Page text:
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After being told to vacate, families at Newport News mobile home park worry about what's next

Airport officials say it's an "unsustainable" property, but residents are worried about where to go in the coming months.

NEWPORT NEWS, Va. — Dozens of Newport News families are wondering what's next after it was announced their mobile home park would close by the fall of 2022.

The Patrick Henry Mobile Home Park, which sits adjacent to the airfield of the Newport News-Williamsburg International Airport, will close on Nov. 5.

In late April, the Peninsula Airport Commission said it began notifying residents that it would close the property the mobile home park sits on, as the site's maintenance and upkeep would no longer be accounted for in the airport's fiscal budgeting moving forward.

“This particular area is not sustainable anymore," said Mike Giardino, the executive director for the Peninsula Airport Commission.

According to Giardino, the property at one point brought in revenue close to $1 million from the leasing structure with the property's tenants, who although owning the individual mobile homes and units themselves, are still responsible for paying a land lease fee plus some utilities (which Giardino later explained estimated to approximately $450 a month). 

“It is where it is today, there is nothing we can do about it today. I cannot lawfully run that park," he said, adding the move was done to create a more "self-sufficient" operation which he is bound to do by federal statute.

The timing, however, is both sudden and hard to process for many families living in the complex. And given the country's difficult-to-navigate real estate market, it presents a stressful situation for those like Oswin and Jennifer Rolon.

“When we took this mobile home, we repaired everything," Oswin said as he stood next to his wife, Jennifer, inside the home they say they've sunk tens of thousands of dollars worth of upgrades into.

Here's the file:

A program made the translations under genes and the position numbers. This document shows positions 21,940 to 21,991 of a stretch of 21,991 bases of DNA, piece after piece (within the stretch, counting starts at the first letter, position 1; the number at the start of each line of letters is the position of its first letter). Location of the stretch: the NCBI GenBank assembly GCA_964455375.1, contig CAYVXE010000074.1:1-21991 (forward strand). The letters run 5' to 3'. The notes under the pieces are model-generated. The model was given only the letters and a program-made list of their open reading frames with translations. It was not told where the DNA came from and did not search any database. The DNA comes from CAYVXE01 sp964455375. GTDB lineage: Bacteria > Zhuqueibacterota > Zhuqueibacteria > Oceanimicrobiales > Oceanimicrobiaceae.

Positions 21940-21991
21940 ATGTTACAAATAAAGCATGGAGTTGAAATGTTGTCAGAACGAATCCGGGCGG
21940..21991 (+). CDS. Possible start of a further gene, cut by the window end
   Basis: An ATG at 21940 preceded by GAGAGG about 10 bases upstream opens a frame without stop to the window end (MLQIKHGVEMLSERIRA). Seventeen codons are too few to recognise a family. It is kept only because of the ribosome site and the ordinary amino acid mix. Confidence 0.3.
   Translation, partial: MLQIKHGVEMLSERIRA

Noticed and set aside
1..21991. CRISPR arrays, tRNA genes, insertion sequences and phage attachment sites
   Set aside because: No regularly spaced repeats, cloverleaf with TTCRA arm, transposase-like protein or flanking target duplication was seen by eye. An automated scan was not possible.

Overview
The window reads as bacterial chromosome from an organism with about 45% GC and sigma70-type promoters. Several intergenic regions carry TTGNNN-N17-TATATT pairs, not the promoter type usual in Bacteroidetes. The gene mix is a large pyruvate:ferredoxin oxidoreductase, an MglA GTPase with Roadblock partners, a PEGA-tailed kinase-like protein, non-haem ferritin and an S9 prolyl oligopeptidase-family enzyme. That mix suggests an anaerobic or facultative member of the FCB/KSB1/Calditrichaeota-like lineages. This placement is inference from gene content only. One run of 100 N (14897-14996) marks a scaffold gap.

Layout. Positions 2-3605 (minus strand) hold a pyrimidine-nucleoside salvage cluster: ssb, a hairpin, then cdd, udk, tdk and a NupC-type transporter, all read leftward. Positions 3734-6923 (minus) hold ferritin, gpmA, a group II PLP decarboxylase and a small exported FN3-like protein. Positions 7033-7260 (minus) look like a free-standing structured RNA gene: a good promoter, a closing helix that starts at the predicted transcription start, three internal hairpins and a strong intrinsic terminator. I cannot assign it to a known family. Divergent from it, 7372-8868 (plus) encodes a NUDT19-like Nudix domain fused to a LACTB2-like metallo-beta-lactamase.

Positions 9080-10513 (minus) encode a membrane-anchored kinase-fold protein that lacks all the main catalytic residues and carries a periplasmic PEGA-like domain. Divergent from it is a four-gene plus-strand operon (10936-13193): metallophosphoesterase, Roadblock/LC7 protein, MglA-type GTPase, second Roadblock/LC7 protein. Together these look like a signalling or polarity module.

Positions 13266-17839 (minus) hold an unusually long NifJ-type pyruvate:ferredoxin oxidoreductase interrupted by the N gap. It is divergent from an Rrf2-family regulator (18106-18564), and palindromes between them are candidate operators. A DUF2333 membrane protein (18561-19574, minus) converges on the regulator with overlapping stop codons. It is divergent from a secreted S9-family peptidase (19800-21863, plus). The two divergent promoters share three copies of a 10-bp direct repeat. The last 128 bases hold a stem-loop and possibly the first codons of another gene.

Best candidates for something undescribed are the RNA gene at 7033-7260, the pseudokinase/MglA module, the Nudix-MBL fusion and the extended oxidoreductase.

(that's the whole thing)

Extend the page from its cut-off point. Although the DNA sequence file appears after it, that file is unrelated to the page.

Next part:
“What am I going to do with the sheetrock, the lights, the windows, if we don’t have another place?" he asked.

Families are being monetarily incentivized to leave the property before the deadline:

  • $2,000 for moving before the end of May
  • $1,000 for moving before the end of June
  • $500 for moving before the end of July

However, other residents who talked to 13News Now are afraid those payments do little to offset the cost of moving altogether, which they shared could cost in the thousands for a mobile home, if they're able to find another lot to occupy in the first place. 

“People who even have money can’t get housing, so what do you expect us to do?" resident Elias Cruz Romero asked.

Less than a month removed from those developments, several of the families have sought legal counsel to help receive a more reasonable rate for their homes, according to attorney Nathaniel Webb III.

In a conversation with 13News Now, he said some families in the neighborhood should begin receiving document lists that will help access the true value and worth of the homes.

Giardino added that rent for park residents has been waived from now until the deadline and that they're working with community partners to try and help the residents transition elsewhere. 

“Spending time and money in this home, for nothing,” Rolon said.

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